She was here to gather more shards and she found herself resenting it. Joseph would be waiting with a clandestine dinner for two, all the more romantic for the secrecy. The thought hastened her, and she tried again to focus on the incomplete room. Clicking on her flashlight, she began inspecting the raw beams and Sheetrock.

“A171” was scrawled on one beam. “A172” was on the next. Okay, so these guys can count, she thought. On the next beam was an arrow pointing down. She knelt awkwardly, trying to read the next mark. It seemed to be a depth marker, followed by another arrow pointing down.

She’d have to check the length measurements printed on the poles. That meant climbing down the unfinished stairs into that black hole. Blacker than the unfinished, moonless living room. Cursing again, she began walking towards the fireplace, remem-bering to avoid the gaping hole in front of it.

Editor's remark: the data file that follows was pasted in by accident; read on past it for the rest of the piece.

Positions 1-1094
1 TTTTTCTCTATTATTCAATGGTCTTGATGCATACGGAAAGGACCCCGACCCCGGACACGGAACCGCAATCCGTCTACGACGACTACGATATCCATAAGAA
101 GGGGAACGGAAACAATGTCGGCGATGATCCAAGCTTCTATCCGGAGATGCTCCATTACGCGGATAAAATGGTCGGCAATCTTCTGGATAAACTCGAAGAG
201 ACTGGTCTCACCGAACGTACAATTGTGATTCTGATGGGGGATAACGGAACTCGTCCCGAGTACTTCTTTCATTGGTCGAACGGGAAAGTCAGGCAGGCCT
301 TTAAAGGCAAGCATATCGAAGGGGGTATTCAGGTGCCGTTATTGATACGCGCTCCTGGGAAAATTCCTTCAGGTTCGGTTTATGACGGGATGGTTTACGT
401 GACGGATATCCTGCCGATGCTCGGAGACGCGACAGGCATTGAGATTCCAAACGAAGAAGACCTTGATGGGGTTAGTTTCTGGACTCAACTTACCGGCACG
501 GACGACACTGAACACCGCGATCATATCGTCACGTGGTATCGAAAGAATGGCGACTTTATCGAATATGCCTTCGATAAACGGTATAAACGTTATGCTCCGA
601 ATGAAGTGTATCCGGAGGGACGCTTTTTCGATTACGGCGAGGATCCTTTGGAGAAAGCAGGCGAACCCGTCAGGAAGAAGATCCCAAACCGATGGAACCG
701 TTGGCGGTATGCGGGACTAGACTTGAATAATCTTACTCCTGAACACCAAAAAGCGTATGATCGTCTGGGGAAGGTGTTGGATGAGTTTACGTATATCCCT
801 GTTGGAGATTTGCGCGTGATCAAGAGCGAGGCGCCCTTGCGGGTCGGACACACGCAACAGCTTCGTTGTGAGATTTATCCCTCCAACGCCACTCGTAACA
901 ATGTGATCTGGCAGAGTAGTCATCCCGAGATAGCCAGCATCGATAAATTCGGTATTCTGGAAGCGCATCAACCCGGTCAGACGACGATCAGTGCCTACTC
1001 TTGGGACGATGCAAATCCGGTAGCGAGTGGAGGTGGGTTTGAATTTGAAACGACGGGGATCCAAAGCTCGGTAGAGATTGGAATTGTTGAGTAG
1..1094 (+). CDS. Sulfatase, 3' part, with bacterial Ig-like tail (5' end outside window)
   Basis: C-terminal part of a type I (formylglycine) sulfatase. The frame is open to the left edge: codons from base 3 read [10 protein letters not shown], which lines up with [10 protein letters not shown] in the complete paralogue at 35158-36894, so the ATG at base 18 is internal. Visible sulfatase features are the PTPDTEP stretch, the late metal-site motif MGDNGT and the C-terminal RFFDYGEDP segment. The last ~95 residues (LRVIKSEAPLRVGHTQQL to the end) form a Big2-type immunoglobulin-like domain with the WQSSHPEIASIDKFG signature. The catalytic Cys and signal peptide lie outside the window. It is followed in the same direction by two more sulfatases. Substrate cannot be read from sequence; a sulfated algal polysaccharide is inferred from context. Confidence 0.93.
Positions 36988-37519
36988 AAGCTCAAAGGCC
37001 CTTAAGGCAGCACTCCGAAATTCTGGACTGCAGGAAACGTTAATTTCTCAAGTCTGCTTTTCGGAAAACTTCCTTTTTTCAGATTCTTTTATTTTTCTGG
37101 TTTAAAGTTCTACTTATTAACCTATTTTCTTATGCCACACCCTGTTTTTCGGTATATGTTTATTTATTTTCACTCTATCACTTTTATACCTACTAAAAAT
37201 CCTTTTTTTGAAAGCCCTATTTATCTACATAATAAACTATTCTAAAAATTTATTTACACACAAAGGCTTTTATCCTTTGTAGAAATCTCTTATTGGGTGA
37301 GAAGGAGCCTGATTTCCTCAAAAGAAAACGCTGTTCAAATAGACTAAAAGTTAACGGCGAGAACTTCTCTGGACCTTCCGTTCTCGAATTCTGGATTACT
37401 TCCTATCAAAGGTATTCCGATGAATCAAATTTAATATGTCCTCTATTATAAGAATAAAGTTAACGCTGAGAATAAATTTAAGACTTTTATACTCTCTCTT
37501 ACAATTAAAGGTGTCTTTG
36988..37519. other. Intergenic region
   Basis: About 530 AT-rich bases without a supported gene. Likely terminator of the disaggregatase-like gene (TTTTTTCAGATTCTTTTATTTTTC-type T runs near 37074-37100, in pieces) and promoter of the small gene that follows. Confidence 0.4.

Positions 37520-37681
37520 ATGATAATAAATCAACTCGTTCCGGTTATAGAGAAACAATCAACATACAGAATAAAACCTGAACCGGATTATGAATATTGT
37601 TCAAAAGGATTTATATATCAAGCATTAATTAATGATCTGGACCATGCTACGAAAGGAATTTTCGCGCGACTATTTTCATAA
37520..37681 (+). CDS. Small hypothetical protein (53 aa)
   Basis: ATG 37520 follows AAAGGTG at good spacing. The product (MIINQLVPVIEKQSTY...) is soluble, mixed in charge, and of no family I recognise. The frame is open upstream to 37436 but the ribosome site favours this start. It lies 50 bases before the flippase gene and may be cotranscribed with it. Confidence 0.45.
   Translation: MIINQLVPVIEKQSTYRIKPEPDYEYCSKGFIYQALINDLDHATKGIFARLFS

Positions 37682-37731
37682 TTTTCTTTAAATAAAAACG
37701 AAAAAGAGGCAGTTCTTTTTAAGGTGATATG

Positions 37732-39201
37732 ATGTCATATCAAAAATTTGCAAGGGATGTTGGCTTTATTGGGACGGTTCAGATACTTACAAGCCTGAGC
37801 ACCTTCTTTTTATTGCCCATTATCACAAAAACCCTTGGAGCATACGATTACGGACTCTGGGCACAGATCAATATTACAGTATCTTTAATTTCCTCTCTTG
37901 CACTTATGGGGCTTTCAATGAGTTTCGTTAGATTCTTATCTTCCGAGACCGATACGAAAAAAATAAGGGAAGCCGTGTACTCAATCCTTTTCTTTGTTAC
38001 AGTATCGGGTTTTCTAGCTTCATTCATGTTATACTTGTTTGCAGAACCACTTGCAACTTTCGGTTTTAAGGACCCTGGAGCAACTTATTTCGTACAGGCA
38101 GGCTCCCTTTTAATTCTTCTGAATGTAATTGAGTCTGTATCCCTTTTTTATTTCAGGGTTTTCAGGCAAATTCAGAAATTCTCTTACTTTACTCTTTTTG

Somehow through the wind and crashing surf, she heard a noise. Clicking off her flashlight, she hugged her body close to the Sheetrock. I’m alone in a windswept rattletrap of raw beams and rusty metal scraps, and I ought to be home doing my nails, she found herself thinking. Details. They were always her best defense against fear.

Clicking her flashlight back on, she began to search for stairs. There was nothing, however, but a ladder leading down into the hearth-well. “It’s nothing but a black hole,” she said out loud. “Blacker than a black cat’s ass on black velvet.”

“There’s a quick way down there, Ms. Christian.”

“Uh! Oh, for heaven’s sake, you just about scared the . . . . What the hell are you doing here?” Her heart pounded louder than the surf. She clutched her flashlight and tried to keep it from bouncing across the man’s features.

“I work here, Ms. Christian.” The voice was steady, self-assured. The seamed face towered over a hulking physique.